Meanwhile, the Blue Jays continue to pursue outside options to supplement its battered pitching staff. The club had discussions with Cody Allen after the Los Angeles Angels released the right-hander on Tuesday. But Allen is now expected to join the Minnesota Twins, who can offer him a rather attractive opportunity the Blue Jays cannot — pitching for a first-place team.
Trevor Rosenthal, the one-time St. Louis Cardinals closer, is also available after he was released by the Washington Nationals Sunday morning. He’s struggled extraordinarily this season, allowing 16 runs over 12 appearances, walking 15 while striking out only five. But he still throws 98-m.p.h. after missing all of 2018 recovering from Tommy John surgery, and the Blue Jays discussed him during the off-season before he signed a one-year, $7-million deal with Washington. If Rosenthal doesn’t find much of a market as a free agent, the Blue Jays could try to scoop him up on a minor-league deal.
“We’re actively looking. We’ve been actively looking throughout the year with some of our moves — whether it’s a small trade for Edwin Jackson, a waiver claim, a DFA,” Sheehan said. “We’ve been fairly active so far this year. And we’re going to continue to be fairly active in that market. If something presents itself, we’ll keep evaluating it and keep trying to add and raise the ability of the entire staff.”
The problem the Blue Jays face internally is one of circumstance. Reid-Foley was extremely inconsistent pitching out of Buffalo’s rotation, posting a very encouraging 10 K/9 and a not-so-encouraging 6.7 BB/9. Some in the organization feel he may have hit a road block, and could benefit from a temporary change in scenery. One idea is to get him some relief work at the major-league level, pitching with intent and maximizing his stuff over a shorter outing, before resuming as a starter in the coming weeks, potentially with the Blue Jays if the club still has its current rotation vacancy when it next needs a fifth starter in early July.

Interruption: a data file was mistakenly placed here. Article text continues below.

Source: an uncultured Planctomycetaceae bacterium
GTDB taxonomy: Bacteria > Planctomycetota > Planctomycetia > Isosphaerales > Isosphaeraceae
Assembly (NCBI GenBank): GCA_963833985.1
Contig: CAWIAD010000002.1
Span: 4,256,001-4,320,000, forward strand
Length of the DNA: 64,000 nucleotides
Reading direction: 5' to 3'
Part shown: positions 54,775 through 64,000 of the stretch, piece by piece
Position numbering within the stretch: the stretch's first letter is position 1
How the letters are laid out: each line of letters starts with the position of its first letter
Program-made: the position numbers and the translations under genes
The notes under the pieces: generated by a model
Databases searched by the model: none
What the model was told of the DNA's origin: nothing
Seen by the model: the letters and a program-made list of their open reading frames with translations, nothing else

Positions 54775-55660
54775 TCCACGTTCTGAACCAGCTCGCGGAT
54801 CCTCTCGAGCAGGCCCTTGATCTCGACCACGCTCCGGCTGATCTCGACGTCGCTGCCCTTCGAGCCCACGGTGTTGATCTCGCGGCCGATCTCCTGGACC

Meanwhile, Ryan Borucki, Clay Buchholz, and Edwin Jackson are all on the injured list and not close to returning. Matt Shoemaker’s done for the season with a torn ACL. Thomas Pannone is currently in the process of getting stretched out after spending most of the year in Toronto’s bullpen. And TJ Zeuch, Toronto’s first-round pick in the 2016 draft, only just reached triple-A, where he was intended to begin the season before a lat injury during spring training cost him two months.
Jacob Waguespack has pitched two rehab outings as he returns from a minor shoulder issue, and will move right to the front of the line for a look in the major-league rotation once he’s ready to go. Julian Merryweather will be a strong consideration once he’s up to speed, as well. The hard-throwing right-hander is scheduled to pitch his first outing in more than 21 months on Monday after undergoing Tommy John surgery in March 2018.
And that’s about it as far as current internal options go. The club has a trio of pitching prospects it’s high on at double-A in Patrick Murphy, Hector Perez, and Yennsy Diaz. But the Blue Jays are prioritizing their development rather than rushing them to the majors to fill an immediate need. A stop at triple-A is the most likely next step for all three.
Nate Pearson, the club’s top pitching prospect, should soon rejoin that group as well. He was placed on the minor-league injured list Saturday with a hip issue that the club doesn’t believe to be serious. The Blue Jays have been extremely cautious with Pearson’s innings this season after he missed almost all of 2018 with a broken arm. The 22-year-old’s been alternating between five- and two-inning outings throughout the season, and the club is using the unfortunate occasion of this minor injury as an opportunity to get him some further rest.
Injuries, under-performance, a gruelling major-league schedule — it’s all combined to stretch Toronto’s organizational pitching to its limits. And with multiple arms potentially being shipped out prior to the July 31 trade deadline, the need for innings-cover in the majors is only due to increase. As some of these circumstances resolve themselves over the coming weeks, things should begin to look better for the Blue Jays. But for now, the club’s just trying to get through today.